For a movie basing its entire existence around a helicopter, that aircraft sure is ugly. Maybe time has not been kind to the fantastical creation Blue Thunder, but the boxy, clunky, and station wagon-like look doesn’t offer much. It’s not very intimidating, excusing of course the technologically advanced turret strapped to the front of it.
Blue Thunder also doesn’t do much with its prize chopper, plodding along while our lead characters become increasingly creepy perverts. Frank Murphy (Roy Scheider) pilots this new aircraft, testing it out for around an hour before anything start propelling this lackadaisical script forward.
Eventually, after learning of the craft’s latest advancements, Murphy’s Vietnam history, painfully obvious foreshadowing, Blue Thunder finds its groove. Once its action kicks in, Murphy taking to the skies of Los Angeles, this is a blast.
What seems like it may end up being quite grounded in reality turns into a wonderfully overdone actioner in the skies, the sight of a chicken joint be blasted away by a missile as hundreds of the cooked birds fall from the sky is an ’80s classic. The military sends up F-16s to blow the machine up, yet they fail miserably.
It all comes down to a close quarters showdown amidst the skyscrapers as Murphy’s rival F. E. Cochrane (Malcolm McDowell) takes matters into his own hands, the superlative aerial stuntwork creating some genuine tension as the craft weave between the buildings. Seamless miniature work is utilized effortlessly, intertwined with precision flying for, at least in terms of the movies, realistic visual splendor.
Blue Thunder was adapted into a short-lived TV series the same year as the film, before the plotline was basically stolen by Airwolf, another helicopter based series with Jan Michael Vincent stealing a government prototype chopper and dealing with the bad guys. Airwolf, with its refitted Bell-222 chopper looked awesome, contained a spectacular ’80s intro theme, and probably lives on more so than either the Blue Thunder TV series or movie. That said, Jan Michael Vincent never took out a chicken shack in Chinatown, which gives audiences something to remember.
Sony’s AVC encode for Blue Thunder starts a little worrisome, appearing a bit sharpened and edgy, faces coming off a little pinkish and processed. While it does carry those qualities through the rest of the film, it does seem minor, certainly inoffensive as far as the overall quality is concerned.
This is a reasonably solid effort, the source pristine, and the black levels satisfying. The latter is a bit inconsistent, occasionally an effects shot slipping in terms of depth, or a nighttime sequence appearing a bit flat. Generally, shadow detail is intact, and the blacks rich enough to offer a sense of dimensionality.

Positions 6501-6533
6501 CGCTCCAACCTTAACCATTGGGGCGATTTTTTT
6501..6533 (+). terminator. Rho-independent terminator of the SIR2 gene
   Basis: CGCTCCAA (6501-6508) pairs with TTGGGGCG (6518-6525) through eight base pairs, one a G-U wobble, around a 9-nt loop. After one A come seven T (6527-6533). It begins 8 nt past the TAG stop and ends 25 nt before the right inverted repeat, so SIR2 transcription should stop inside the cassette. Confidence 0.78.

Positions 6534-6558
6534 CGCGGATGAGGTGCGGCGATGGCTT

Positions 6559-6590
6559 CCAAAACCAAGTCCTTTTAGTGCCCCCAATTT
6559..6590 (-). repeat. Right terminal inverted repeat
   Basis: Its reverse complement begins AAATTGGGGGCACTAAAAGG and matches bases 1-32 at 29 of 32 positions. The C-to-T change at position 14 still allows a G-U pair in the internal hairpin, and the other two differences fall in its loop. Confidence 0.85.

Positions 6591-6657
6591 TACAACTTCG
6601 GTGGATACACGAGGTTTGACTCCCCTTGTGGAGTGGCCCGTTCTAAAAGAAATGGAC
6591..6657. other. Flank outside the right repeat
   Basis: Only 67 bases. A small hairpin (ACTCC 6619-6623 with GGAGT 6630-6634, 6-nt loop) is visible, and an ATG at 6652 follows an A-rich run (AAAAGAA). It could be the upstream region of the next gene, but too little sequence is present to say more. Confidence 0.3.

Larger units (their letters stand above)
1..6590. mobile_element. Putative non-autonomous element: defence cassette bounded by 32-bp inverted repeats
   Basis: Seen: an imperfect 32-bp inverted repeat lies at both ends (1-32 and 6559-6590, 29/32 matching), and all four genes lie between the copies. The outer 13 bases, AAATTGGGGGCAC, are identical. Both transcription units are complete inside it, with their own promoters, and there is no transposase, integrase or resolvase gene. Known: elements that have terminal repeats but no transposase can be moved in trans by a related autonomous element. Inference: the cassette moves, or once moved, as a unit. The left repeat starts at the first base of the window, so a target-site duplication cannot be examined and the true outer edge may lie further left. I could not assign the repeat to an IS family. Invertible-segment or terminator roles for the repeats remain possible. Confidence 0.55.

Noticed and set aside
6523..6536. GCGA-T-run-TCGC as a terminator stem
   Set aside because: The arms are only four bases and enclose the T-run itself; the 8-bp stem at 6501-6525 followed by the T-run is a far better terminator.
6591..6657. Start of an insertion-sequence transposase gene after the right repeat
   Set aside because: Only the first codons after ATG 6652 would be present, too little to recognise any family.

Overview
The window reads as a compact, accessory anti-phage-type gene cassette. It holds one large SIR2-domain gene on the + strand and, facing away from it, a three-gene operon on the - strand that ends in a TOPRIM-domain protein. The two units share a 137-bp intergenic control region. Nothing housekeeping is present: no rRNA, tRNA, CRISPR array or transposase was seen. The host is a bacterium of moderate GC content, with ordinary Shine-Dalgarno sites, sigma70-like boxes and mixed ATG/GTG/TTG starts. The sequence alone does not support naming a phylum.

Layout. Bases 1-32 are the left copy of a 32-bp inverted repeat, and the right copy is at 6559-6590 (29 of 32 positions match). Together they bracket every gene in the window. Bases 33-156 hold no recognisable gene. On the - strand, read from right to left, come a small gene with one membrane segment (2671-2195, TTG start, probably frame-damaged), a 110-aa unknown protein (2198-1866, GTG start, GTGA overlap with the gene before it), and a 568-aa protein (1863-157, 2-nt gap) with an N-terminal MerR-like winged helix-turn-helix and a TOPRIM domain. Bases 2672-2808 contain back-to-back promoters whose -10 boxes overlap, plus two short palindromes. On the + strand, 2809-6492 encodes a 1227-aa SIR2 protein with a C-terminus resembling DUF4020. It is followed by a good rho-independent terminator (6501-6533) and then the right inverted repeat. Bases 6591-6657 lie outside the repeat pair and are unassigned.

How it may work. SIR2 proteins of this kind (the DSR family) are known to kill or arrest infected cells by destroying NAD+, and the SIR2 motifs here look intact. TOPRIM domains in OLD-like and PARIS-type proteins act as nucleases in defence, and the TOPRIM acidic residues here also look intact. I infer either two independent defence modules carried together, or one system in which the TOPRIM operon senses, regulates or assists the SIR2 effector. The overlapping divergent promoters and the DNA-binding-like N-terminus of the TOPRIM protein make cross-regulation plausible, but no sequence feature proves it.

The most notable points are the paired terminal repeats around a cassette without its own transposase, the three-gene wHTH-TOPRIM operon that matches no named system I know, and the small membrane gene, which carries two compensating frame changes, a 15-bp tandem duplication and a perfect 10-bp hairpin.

A routine color scheme produces natural hues, nothing overdone or heavily saturated. Beyond the slightly pale flesh tones at times, nothing appears amiss. The grain structure can appear slightly heavy, almost certainly the results of that minor sharpening that seems evident, but remains in control. Only one spike is noted, and even that is minuscule.
The sharpness of the print leads to fine high fidelity detail coming through, Roy Schneider getting the bulk of the nicely rendered sequences. Multiple flashbacks to an incident in Vietnam produce some nicely done facial detail, the first at 13:06. Some of the darker shots inside the helicopters are equally as impressive, maybe even more so than the others due to the low light. The aerial photography produces some vivid visuals as well, the city clear and crisp when the camera remains still.
A TrueHD audio mix features a prominent score, this one from Arthur B. Rubinstein. Fidelity is superb at its peak, and those peaks are loud. There’s little questions as to how forceful it is, dominating the other audio effects by design when it wants to. There is no distortion, although the lack of any subwoofer support does leave it a little flat.
A few explosions have a bit of punch to them, as does the roar of the choppers rotors at 30:06. It’s a little flat, certainly not natural, but it does give a bit of a kick to an audio mix without much.
The real highlight is the surround tracking, prevalent as the F-16s move in for their attack. They sweep by the viewer, pushing front to back effectively. Separation is clear and precise. The track also produces some great ambiance inside the police station as frantic officials scatter about at 1:17:40, papers and chatter spreading the speakers wide with believable effects.
Director John Badham, editor Frank Morriss, and motion control supervisor Hoyt Yeatman provide a commentary track, beginning a solid slate of bonus features. The Special discusses the look of the improved machine, followed by a 45-minute documentary Ride With the Angels. A promo from 1983 is included, followed by trailers and BD-Live access.